Updated: Jan 24
Referred Leg Pain? Sciatica? Shooting/Burning Pain? Pins & Needles, Tingling, Numbness?
Referred leg pain is a type of pain that originates in one area of the body but is felt in the leg. The most common causes of referred leg pain are related to issues in the lower back, hips, or pelvis.
One of the most commonly used term for referred leg pain is a condition called 'sciatica'. This is thought to occur when the sciatic nerve, which runs from the lower back down the leg, becomes compressed or irritated. The symptoms of sciatica are discrete and include sharp-shooting or burning pain, numbness, and tingling in the leg. Although many other conditions mimic sciatica and may refer pain down the leg, not all 'sciatica' is sciatica.
The most common cause of this shooting/burning pain is a herniated disc in the lower back. This occurs when the soft tissue of a spinal disc deforms and creates pressure or irritation to a neighbouring nerve. This can cause pain, numbness, and tingling in the leg.
Hip problems such as osteoarthritis, bursitis, or a hip labral tear can also cause referred leg pain. These conditions can cause pain in the hip and thigh, and sometimes down to the knee.
Pelvic conditions such as a pelvic injury or inflammation in the pelvic area can also cause referred leg pain. These conditions can cause pain in the lower abdomen or groin, which can radiate down to the leg.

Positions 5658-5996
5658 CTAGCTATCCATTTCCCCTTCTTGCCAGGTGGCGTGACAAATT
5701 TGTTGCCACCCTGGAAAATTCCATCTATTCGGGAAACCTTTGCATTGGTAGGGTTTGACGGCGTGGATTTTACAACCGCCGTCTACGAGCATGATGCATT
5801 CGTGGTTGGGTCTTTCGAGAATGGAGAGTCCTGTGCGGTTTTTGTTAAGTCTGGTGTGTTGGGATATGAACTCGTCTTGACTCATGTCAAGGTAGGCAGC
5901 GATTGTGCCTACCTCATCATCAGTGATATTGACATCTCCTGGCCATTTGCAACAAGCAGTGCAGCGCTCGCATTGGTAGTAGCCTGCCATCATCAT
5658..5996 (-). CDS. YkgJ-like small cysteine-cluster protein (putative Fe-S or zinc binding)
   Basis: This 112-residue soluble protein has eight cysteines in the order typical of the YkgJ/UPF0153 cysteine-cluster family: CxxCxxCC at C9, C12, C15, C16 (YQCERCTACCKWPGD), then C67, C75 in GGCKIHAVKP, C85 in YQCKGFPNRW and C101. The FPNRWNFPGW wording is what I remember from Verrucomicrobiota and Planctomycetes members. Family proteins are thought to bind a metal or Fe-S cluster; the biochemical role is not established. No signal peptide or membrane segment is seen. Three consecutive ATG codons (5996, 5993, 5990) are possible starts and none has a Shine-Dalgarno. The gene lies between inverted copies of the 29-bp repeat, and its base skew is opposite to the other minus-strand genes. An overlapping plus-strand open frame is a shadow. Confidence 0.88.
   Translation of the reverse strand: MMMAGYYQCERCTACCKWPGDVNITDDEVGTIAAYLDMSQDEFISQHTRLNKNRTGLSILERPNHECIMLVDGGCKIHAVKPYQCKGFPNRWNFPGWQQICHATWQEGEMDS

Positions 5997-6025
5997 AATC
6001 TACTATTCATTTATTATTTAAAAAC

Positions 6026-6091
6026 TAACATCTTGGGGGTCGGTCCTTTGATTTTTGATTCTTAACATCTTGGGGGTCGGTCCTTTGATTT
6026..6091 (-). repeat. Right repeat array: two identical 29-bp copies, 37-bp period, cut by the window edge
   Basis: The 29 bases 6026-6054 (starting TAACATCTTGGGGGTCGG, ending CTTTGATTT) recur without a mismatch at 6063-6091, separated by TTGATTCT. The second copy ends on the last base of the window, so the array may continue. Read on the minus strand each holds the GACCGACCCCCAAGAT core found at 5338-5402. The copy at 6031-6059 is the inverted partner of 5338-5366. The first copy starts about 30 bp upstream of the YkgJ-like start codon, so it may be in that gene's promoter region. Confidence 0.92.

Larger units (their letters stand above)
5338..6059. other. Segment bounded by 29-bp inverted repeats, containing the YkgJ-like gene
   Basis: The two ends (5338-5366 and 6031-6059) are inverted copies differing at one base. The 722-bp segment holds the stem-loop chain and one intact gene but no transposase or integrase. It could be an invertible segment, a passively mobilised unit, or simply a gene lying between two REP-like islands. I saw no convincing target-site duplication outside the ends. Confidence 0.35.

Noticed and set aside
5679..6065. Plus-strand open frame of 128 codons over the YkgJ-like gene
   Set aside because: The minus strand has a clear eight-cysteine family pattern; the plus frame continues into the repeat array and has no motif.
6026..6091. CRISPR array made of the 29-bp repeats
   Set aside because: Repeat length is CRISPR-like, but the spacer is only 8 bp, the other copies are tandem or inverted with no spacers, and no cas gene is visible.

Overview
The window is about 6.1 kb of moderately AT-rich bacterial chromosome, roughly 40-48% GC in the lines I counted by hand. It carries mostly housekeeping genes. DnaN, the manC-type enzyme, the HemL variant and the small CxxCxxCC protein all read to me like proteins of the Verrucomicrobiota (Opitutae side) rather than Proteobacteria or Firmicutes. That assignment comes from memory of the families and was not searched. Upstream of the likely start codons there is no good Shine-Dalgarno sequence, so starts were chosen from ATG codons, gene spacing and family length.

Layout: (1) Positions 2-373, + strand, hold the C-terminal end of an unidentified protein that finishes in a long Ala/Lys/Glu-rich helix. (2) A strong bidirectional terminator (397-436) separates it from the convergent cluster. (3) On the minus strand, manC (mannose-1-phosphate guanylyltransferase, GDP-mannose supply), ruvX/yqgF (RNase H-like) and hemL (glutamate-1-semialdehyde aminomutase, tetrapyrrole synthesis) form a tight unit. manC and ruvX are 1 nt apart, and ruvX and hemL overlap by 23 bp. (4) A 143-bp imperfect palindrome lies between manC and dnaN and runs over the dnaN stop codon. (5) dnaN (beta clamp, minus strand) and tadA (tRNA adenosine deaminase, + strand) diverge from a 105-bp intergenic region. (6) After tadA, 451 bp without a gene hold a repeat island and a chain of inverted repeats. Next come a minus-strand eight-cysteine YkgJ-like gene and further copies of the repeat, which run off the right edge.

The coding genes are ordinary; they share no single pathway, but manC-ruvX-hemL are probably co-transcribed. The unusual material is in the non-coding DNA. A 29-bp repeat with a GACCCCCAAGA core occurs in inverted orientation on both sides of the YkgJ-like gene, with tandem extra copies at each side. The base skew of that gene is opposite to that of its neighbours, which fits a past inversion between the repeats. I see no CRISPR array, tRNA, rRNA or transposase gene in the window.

In some cases, referred leg pain can also be caused by nerve disorders such as peripheral neuropathy or a condition called meralgia paresthetica, which is caused by compressed nerves in the thigh.
In summary, the most common causes of referred leg pain are related to issues in the lower back, hips, or pelvis such as sciatica, herniated disc, hip problems, pelvic conditions, and nerve disorders. These can be difficult to differentiate between at times, although a thorough assessment of signs and symptoms followed by a physical examination by a physiotherapist or your GP can help to differentiate between these.
NOTE. It is important to seek medical attention if you experience persisting and severe shooting leg pain as it can be caused by a serious underlying condition. A doctor or physiotherapist can help diagnose the cause of your leg pain and develop an appropriate treatment plan.